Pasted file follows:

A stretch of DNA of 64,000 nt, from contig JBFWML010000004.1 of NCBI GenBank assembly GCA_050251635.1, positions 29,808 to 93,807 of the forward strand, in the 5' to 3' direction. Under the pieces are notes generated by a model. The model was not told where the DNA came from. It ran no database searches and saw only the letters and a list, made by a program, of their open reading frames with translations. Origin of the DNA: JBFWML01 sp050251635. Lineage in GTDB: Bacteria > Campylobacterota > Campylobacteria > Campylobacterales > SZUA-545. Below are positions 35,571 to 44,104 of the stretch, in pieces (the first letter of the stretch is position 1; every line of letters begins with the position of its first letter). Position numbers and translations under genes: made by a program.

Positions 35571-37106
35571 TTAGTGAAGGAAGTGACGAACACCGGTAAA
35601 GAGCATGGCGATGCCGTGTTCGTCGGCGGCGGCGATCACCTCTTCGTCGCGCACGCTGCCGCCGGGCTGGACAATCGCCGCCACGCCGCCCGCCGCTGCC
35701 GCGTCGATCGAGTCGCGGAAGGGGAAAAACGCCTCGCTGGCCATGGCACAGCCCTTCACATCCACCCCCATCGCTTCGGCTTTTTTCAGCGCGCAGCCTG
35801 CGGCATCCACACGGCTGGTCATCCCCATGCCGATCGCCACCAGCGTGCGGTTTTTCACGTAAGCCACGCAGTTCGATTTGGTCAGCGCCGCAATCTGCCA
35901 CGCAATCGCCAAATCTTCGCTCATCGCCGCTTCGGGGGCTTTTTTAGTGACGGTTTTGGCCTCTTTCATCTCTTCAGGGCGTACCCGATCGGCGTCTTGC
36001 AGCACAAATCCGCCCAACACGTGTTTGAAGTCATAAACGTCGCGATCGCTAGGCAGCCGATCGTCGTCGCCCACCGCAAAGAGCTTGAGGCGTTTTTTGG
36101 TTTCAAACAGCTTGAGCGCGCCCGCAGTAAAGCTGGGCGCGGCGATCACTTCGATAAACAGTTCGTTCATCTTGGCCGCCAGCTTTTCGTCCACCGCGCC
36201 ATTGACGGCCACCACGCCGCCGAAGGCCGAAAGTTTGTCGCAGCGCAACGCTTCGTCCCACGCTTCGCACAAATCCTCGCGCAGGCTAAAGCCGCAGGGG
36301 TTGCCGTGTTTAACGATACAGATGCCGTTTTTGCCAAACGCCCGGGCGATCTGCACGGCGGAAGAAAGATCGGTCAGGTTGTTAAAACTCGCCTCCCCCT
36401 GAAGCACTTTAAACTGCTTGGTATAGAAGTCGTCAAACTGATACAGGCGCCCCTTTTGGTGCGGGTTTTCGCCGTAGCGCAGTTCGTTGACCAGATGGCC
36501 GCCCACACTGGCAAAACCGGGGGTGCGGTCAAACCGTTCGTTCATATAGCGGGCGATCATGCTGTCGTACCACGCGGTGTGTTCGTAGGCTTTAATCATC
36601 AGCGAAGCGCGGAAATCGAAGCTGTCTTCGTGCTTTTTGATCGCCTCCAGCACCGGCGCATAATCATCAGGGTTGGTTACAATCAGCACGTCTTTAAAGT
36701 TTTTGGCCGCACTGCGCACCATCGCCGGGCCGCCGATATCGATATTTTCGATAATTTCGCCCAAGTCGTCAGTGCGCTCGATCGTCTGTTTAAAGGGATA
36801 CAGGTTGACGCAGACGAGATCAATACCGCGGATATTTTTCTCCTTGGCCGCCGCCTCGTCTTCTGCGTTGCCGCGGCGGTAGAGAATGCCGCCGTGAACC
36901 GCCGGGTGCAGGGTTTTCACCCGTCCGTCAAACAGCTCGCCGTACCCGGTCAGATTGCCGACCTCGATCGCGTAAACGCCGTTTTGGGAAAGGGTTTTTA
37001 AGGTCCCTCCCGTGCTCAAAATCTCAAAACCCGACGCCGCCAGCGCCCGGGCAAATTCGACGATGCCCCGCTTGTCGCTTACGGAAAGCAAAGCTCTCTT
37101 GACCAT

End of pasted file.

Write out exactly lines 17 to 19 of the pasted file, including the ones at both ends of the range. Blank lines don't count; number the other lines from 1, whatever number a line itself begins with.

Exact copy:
36901 GCCGGGTGCAGGGTTTTCACCCGTCCGTCAAACAGCTCGCCGTACCCGGTCAGATTGCCGACCTCGATCGCGTAAACGCCGTTTTGGGAAAGGGTTTTTA
37001 AGGTCCCTCCCGTGCTCAAAATCTCAAAACCCGACGCCGCCAGCGCCCGGGCAAATTCGACGATGCCCCGCTTGTCGCTTACGGAAAGCAAAGCTCTCTT
37101 GACCAT